Federated object changes

You can create, alter, and drop wrappers, server definitions, user mappings, nicknames, and federated stored procedures.

Overview of federated systems

The various organizations in a large enterprise often use different database management systems to store and access their data. A federated system transparently unifies the information from the various sources, which allows the enterprise to use the full value of the data.

A federated system is a special type of distributed database management system. A federated system consists of a DB2® instance that operates as a federated server, a database that acts as the federated database, one or more data sources, and clients (users and applications) that access the database and data sources.

The DB2 server in a federated system is referred to as the federated server. Any number of DB2 instances can be configured to function as a federated server. The DB2 instance that manages the federated system is called a server because it responds to requests from users and client applications. Users and applications interface with the federated database that is managed by the federated server.

A federated system is typically created on a DB2 for Linux, UNIX, and Windows system by completing the following steps:
  • Updating the database manager configuration properties for SVCENAME and FEDERATED
  • Creating a DB2 database to manage federated access
  • Installing any prerequisite software that is required by the target data sources, and configuring network access to the systems on which those data sources reside
  • Creating wrapper, server, and user mapping objects for each data source that is to be accessed
  • Creating nicknames for the objects that are to be accessed at each data source

Supported federated objects and data sources

With IBM® Data Studio, you can create, alter, and drop wrappers, server definitions, user mappings, nicknames, and federated stored procedures:
The mechanism that the federated database uses to connect to and retrieve data from a data source. A wrapper must be created for each type of data source that is to be accessed. Supported data sources are automatically discovered when you create a wrapper.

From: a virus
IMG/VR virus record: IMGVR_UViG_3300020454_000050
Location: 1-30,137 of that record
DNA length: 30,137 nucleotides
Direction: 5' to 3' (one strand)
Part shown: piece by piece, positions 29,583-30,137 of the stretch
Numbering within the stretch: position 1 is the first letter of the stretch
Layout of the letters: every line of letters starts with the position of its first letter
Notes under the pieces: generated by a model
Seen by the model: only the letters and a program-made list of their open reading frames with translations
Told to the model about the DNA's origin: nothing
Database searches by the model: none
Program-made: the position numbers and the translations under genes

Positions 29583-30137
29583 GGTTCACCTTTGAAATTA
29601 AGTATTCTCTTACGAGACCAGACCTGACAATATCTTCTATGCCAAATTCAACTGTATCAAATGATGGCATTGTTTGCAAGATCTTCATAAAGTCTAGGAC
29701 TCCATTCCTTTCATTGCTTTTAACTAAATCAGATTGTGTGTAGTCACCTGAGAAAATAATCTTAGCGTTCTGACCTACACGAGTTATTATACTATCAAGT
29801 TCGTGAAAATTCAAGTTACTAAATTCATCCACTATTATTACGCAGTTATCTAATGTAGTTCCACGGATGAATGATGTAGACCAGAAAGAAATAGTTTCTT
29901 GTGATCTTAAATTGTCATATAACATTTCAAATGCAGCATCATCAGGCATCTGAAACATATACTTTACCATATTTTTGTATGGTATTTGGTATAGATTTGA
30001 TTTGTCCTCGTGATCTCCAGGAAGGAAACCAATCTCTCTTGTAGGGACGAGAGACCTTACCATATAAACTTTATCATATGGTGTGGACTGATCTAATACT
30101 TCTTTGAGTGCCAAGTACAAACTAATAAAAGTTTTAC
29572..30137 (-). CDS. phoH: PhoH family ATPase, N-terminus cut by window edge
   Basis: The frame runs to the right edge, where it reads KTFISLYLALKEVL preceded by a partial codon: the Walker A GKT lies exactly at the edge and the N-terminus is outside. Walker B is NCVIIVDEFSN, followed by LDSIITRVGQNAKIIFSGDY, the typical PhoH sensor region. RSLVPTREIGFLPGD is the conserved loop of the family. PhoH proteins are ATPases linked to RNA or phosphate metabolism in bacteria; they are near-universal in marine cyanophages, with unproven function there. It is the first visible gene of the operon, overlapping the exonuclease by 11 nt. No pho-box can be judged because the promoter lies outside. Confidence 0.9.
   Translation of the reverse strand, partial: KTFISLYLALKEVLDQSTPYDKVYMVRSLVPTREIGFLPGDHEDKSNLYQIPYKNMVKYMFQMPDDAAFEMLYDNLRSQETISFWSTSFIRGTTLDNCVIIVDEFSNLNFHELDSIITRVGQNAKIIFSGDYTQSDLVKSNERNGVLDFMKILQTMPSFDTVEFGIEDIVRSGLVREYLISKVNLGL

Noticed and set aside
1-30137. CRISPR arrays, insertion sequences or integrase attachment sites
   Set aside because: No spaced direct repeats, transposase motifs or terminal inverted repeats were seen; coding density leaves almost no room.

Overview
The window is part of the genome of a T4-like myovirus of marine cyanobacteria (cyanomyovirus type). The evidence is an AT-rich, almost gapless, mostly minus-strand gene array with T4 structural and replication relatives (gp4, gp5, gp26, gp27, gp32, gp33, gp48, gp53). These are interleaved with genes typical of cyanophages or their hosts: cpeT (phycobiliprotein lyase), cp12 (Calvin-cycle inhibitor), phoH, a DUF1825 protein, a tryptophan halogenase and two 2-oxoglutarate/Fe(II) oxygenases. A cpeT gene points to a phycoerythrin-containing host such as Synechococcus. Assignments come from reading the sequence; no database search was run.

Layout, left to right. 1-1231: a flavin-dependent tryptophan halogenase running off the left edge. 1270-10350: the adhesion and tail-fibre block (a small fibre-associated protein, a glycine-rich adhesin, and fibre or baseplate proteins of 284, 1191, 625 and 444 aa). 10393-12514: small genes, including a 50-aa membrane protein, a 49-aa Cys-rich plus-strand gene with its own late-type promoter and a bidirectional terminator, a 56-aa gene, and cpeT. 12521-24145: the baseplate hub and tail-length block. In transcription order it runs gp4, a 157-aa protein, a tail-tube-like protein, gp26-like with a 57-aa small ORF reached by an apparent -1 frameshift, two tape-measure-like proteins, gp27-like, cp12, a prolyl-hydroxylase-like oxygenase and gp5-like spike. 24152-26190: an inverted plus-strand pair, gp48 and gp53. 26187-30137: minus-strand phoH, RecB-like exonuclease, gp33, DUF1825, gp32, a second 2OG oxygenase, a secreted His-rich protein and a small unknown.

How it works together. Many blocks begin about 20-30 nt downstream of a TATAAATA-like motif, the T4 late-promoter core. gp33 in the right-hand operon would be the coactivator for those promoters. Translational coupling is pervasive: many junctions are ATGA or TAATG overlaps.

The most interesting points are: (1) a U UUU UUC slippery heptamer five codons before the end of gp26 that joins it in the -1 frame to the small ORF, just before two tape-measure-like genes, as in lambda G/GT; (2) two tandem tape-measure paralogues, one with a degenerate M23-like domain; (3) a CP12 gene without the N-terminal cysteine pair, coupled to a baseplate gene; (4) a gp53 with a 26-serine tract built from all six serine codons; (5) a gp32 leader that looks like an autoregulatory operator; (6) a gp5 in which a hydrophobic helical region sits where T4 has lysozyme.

Server definitions
Information that identifies and defines the data source to the federated database.
User mappings
The association between the authorization ID on the federated server and the information that is required to connect to the remote data source. The user ID and password that you use to access the federated server are mapped to the user ID and password that you use to access the data source server.
A local name that you create to identify each object at the data source that you want to access. The object that the nickname identifies is referred to as a data source object. You can manually create nicknames, or you can have IBM Data Studio discover the remote schema and remote tables for the deployed data sources on which nicknames can be created.
Restriction: Automatic discovery for creating nicknames is not supported for JDBC data sources.
Table 1. Data source objects that can have nicknames
Data source Object
DB2 for Linux, UNIX, and Windows Nicknames, materialized query tables, tables, and views
DB2 for i Tables, views, physical files, logical files, and table types
DB2 for z/OS® Tables and views
Federated stored procedures
A local stored procedure that is mapped to a stored procedure at the data source.
Restriction: You can define and deploy changes for federated objects only for these data sources:
DRDA® wrappers
  • DB2 for Linux, UNIX, and Windows
  • DB2 for i
  • DB2 for z/OS
Oracle wrappers
Oracle data sources
Tip: You can use the SQL and XQuery editor to create and run statements for other federated data sources, see SQL and XQuery editor for more information.

Creating federated objects

When creating federated objects for a federated system, you must create the objects in the following order:
  1. Wrapper
  2. Server definitions
  3. User mappings
  4. Nicknames and federated stored procedures

The definitions of the federated objects that you create are stored in the federated database.

For detailed information about configuring your federated server for accessing data sources, see Configuring data sources in the version of the IBM DB2 Database for Linux, UNIX, and Windows Information Center that matches your federated server.

Generated change commands for federated objects

As with any change that you make by using a change plan, you generate change commands for your federated object changes that you then run against the federated system.

When you alter a nickname, an ALTER NICKNAME statement is generated only if you change the constraint for the nickname or change the data type of the column. For all other nickname changes, a DROP NICKNAME statement and a CREATE NICKNAME statement are created.

Data preservation and data maintenance commands are not included in the generated change commands. Data does not need to be preserved because the federated object changes do not affect remote tables. You can use always update statistics by using the utility actions that are available by right-clicking an object in the Object List.